In honor of Blindness Awareness Month, Distraction Series 12 focusses on Madeline Gins’s book Helen Keller or Arakawa (1994) and the influence that Helen Keller had on Arakawa and Gins’s architectural practice. While Helen Keller is an extremely well-known figure in both the United States and Japan, Gins’s in-depth meditation on Keller’s thought and experience goes well beyond the usual elementary school focus on Keller’s childhood and tutelage under Annie Sullivan. Gins incorporates direct quotes from Keller along with poetic imaginings of her experience of being both blind and deaf and employs these against a backdrop of Arakawa’s paintings in particular to probe the ways in which we experience the world as well as what it means to inhabit an architectural body.
Reversible Destiny Foundation is pleased to announce the new publication Arakawa and Madeline Gins in the 22nd Century: The Body and the Experience in the Reversible Destiny Mode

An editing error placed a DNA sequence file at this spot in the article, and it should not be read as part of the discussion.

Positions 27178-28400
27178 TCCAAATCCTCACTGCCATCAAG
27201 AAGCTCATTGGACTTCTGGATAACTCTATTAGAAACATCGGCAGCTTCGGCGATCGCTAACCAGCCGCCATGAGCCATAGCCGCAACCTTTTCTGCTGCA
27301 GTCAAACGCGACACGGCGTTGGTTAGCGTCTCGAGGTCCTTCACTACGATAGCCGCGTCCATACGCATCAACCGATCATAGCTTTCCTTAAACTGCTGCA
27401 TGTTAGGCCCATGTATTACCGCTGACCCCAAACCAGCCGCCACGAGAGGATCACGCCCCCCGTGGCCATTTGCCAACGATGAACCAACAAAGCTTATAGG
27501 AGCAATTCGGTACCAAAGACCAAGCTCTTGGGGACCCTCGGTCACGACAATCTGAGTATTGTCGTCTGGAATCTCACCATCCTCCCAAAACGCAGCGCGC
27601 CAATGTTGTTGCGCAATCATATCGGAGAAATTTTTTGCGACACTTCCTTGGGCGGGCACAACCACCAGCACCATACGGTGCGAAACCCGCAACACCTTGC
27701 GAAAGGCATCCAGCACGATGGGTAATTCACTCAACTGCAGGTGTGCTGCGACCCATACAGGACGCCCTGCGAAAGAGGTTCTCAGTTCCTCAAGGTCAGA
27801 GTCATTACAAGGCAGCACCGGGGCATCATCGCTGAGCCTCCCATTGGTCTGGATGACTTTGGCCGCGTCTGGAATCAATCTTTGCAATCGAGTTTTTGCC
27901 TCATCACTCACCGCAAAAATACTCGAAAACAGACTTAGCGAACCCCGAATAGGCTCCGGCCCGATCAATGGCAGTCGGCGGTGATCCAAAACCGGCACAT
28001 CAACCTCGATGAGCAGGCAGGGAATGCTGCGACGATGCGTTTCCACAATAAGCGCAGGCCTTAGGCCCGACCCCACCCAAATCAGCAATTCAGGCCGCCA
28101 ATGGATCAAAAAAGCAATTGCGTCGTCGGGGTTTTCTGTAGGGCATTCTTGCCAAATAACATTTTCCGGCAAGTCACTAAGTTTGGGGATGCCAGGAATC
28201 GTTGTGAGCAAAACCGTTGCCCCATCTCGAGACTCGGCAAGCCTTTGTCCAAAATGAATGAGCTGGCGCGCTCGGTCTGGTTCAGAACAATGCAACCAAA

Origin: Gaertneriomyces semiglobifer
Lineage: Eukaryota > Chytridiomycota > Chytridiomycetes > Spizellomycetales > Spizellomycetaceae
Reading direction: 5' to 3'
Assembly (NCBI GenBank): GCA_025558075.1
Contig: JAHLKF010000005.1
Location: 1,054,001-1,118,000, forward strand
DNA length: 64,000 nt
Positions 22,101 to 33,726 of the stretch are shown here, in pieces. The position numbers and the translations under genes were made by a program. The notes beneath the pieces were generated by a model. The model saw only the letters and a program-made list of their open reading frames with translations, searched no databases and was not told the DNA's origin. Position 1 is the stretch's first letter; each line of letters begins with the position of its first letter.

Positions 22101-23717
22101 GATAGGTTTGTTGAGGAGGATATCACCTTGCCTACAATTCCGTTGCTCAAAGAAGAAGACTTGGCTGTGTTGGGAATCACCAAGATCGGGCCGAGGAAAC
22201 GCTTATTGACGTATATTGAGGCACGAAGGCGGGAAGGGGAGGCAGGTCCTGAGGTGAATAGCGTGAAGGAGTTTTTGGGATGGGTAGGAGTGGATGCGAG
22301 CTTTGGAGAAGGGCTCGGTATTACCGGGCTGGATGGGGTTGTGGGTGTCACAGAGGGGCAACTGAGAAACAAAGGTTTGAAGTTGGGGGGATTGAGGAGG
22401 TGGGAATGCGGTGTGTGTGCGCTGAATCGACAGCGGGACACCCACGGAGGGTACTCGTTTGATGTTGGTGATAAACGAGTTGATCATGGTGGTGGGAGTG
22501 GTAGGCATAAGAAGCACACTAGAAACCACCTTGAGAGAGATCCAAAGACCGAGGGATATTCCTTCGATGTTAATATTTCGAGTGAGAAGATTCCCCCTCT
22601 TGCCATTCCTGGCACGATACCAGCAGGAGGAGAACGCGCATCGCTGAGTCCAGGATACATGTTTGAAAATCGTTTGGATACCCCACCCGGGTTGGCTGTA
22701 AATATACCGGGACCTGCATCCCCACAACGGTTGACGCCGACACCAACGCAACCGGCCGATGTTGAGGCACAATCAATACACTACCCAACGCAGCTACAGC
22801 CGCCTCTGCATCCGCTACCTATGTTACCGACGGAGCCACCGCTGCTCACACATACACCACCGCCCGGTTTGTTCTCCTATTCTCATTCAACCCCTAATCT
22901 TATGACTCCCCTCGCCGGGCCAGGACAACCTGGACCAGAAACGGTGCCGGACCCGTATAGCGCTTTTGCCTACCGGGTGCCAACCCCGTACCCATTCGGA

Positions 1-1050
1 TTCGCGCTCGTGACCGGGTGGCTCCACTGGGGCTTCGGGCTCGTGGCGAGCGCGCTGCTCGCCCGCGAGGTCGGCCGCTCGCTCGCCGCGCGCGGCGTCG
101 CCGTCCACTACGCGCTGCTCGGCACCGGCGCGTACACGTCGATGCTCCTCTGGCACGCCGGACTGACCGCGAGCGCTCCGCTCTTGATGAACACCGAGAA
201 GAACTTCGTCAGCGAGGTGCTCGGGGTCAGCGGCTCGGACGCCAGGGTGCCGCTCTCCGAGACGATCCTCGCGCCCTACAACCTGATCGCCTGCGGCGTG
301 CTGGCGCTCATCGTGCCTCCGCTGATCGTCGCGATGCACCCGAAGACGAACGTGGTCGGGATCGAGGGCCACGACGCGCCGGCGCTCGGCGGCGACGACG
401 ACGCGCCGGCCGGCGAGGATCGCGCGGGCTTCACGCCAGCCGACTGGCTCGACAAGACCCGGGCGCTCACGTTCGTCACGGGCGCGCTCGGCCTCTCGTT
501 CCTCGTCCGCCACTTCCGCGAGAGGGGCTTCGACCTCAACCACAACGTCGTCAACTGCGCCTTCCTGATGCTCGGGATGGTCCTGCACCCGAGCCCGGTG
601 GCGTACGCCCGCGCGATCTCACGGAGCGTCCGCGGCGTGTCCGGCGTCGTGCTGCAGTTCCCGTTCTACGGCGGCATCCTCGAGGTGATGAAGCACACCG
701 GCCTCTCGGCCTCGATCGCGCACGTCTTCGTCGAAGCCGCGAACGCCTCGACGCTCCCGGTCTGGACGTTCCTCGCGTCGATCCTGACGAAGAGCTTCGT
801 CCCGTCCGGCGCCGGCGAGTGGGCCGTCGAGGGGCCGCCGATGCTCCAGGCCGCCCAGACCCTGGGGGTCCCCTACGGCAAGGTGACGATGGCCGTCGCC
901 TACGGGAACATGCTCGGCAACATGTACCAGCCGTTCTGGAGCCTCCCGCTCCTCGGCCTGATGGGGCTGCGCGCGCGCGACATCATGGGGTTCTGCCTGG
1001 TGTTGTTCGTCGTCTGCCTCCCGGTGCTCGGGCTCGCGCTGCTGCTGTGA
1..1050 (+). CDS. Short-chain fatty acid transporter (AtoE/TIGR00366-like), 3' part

This book explores the philosophy of Arakawa and Madeline Gins who set out to fight the human destiny of mortality. Ten years after the death of Arakawa (1936–2010) and six years after the death of Madeline Gins (1941–2014), this significant collection of texts rediscovers Arakawa and Gins’s thought, which still continues to inspire and thereby remains in progress.
Reversible Destiny Foundation is pleased to announce that the International edition of the Documentary Films Childen Who Won't Die and We, directed by Nobu Yamaoka, is now available for purchase online.
Reversible Destiny Foundation is pleased to present Shusaku Arakawa: Trans Japan, Cis Japan - an article by Dr. Shin-Ichi Fukuoka about the works of Arakawa and Gins. Originally published in Japanese in WINGSPAN February 2016 issue, pp. 80-6. Translated and republished here with permission from the author and ANA WINGSPAN - the monthly in-flight magazine from All Nippon Airways.